The earliest biography of Mohammed was written about 150 years after his death. That work has been lost but is extensively quoted in later biographies of the prophet. Because much of what is known of Mohammed is from the oral transmission of his sayings and deeds,we cannot be certain to what extent the traditions of his life are accurate or if Mohammed even existed. The earliest biographies of the Buddha were not written down until 500 years after his death. His teachings were also not written down for centuries and there is no way to know to what extent the Buddhist religion actually reflects the teachings of the historical Buddha. Even a secular figure like Alexander the Great had to wait about two hundred years before a biography was written about him. We are lucky to have as much material on an obscure person like Jesus as we do.
But perhaps Mr. Barber would counter that the Gospels ought not to be relied upon. They were clearly works of fiction written by the early Christians. But, on what basis should we dismiss the historicity of the Gospels? Much of what we know of many persons of ancient times is derived from the writings of their admirers. We know of Socrates from the writing of his pupils Plato and Xenophon. We know if Confucius by his successors. These writings may be biased but no one would suppose that Socrates or Confucius were fictitious. Ought the New Testament be held to a different standard simply because billions of people consider it to be a sacred text? Why?
The Gospels and the Acts of the Apostles do not seem to be fictitious. There are no major anachronisms. Many of the people mentioned; the various Herods, Pilate, Gamaliel, Festus, Felix, Annas, Caiaphas,and many others were real people, attested in non-Biblical sources and the depictions of them in the New Testament seem to be accurate. The places mentioned are real locations that one can visit today. If you take away the miracles and the resurrection, you have a completely credible account of a Jewish preacher who managed to offend the religious and secular authorities and ended up being crucified, and whose followers somehow believed, had risen from the dead. The men who wrote the Gospels really believed what they were writing. This does not make the Gospels true, but they are not forgeries or fiction. If it were not for the prejudice against Christian scripture shown by certain secular humanists, no one would doubt they were as reliable historical documents as any produced by Herodotus or Plutarch.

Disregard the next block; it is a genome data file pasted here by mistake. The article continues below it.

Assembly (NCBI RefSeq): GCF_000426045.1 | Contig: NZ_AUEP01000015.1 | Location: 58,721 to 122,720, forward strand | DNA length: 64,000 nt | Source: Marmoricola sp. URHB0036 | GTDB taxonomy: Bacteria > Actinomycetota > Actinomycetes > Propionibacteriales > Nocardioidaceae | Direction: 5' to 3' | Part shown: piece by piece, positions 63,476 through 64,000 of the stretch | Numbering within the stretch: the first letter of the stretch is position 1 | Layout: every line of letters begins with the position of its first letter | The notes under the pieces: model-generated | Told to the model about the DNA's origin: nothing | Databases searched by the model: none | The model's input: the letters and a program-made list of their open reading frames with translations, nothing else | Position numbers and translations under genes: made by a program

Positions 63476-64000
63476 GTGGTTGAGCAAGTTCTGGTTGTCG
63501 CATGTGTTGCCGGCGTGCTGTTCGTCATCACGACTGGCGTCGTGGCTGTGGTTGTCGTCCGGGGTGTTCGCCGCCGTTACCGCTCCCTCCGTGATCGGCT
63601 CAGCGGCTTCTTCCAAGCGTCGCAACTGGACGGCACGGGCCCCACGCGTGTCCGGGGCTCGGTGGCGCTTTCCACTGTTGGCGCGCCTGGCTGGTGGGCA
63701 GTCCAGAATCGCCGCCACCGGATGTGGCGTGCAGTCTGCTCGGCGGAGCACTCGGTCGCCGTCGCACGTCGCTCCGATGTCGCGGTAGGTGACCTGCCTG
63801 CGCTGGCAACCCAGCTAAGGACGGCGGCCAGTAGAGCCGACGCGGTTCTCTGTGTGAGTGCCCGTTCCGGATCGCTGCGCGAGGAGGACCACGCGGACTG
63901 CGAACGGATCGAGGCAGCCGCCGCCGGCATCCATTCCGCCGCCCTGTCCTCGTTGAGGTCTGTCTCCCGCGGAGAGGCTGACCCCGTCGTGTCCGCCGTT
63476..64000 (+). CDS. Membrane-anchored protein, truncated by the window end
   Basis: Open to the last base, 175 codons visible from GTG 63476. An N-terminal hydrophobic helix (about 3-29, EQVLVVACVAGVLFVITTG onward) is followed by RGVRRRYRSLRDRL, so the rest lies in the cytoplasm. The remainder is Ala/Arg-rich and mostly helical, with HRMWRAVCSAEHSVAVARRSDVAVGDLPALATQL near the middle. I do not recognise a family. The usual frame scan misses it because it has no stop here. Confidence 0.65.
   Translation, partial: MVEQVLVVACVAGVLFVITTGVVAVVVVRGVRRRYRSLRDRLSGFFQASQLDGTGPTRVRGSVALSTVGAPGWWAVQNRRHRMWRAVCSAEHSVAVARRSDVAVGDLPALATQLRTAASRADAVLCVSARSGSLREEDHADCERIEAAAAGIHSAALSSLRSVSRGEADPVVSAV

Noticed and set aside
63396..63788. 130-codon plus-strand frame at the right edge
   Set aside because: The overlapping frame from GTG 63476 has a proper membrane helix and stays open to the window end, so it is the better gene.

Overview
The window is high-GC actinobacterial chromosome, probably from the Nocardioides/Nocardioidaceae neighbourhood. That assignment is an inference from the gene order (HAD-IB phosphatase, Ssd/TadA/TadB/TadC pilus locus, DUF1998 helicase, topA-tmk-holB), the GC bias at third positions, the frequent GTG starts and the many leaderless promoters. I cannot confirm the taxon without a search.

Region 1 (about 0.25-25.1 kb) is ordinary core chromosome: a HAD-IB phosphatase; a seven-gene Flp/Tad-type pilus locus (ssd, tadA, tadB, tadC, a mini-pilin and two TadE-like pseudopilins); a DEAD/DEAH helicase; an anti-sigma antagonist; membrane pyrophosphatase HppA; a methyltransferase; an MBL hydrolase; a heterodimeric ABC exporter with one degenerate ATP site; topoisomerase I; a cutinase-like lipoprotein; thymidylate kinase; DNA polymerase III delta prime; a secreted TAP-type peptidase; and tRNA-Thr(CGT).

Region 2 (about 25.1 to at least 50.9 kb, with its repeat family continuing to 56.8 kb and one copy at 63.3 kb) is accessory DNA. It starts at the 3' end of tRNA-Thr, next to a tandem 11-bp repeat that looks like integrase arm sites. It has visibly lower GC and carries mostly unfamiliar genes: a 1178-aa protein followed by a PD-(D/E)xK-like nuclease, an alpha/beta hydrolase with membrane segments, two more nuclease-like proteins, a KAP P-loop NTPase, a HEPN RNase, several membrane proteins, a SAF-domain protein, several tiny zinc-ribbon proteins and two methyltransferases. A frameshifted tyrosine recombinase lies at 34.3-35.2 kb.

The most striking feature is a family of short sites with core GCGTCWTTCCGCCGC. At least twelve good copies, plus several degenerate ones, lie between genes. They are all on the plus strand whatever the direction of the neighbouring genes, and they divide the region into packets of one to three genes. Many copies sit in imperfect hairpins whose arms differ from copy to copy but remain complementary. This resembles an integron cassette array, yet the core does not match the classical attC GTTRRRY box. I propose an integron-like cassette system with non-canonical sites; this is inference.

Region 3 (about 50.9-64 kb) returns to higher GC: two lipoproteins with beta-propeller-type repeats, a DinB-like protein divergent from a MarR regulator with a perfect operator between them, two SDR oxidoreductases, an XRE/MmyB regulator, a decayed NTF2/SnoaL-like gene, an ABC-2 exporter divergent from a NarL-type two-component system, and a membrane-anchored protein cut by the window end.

It is understandable that someone wouldn’t believe that Jesus is the Son of God. I wouldn’t expect anyone but a Christian to believe that. After all, believing in the divinity of Jesus Christ is what makes a Christian. I do not understand why this idea that he never even existed crops up about every twenty years or so. It seems like overkill to me. Perhaps they hate Jesus, and by extension God, so much, they would rather he not exist at all.
I want to say something very briefly on the related idea that Christianity borrowed the idea of Christ from pagan myths, like Horus, Attis, Mithra, and the like. If you really examine these myths, you find only the most superficial resemblances between these mythological figures and Christ. The god who dies and comes back to life is rather common in mythology, but none of these gods suffered a humiliating death by crucifixion, nor do the stories of their lives resemble the story of Jesus in detail. I should also note that much of the historical information we have about these ancient cults derives from sources after Christianity began to be established so there is some question which way the influence really went.
- Why Historicist/Mythicist Arguments Often Fail – & a Test Case for a Better Way (vridar.org)
- Joe Atwill, Bill O’Reilly, and Josephus sitting in a tree… (unsettledchristianity.com)
- Craig S. Keener: Jesus Existed (huffingtonpost.com)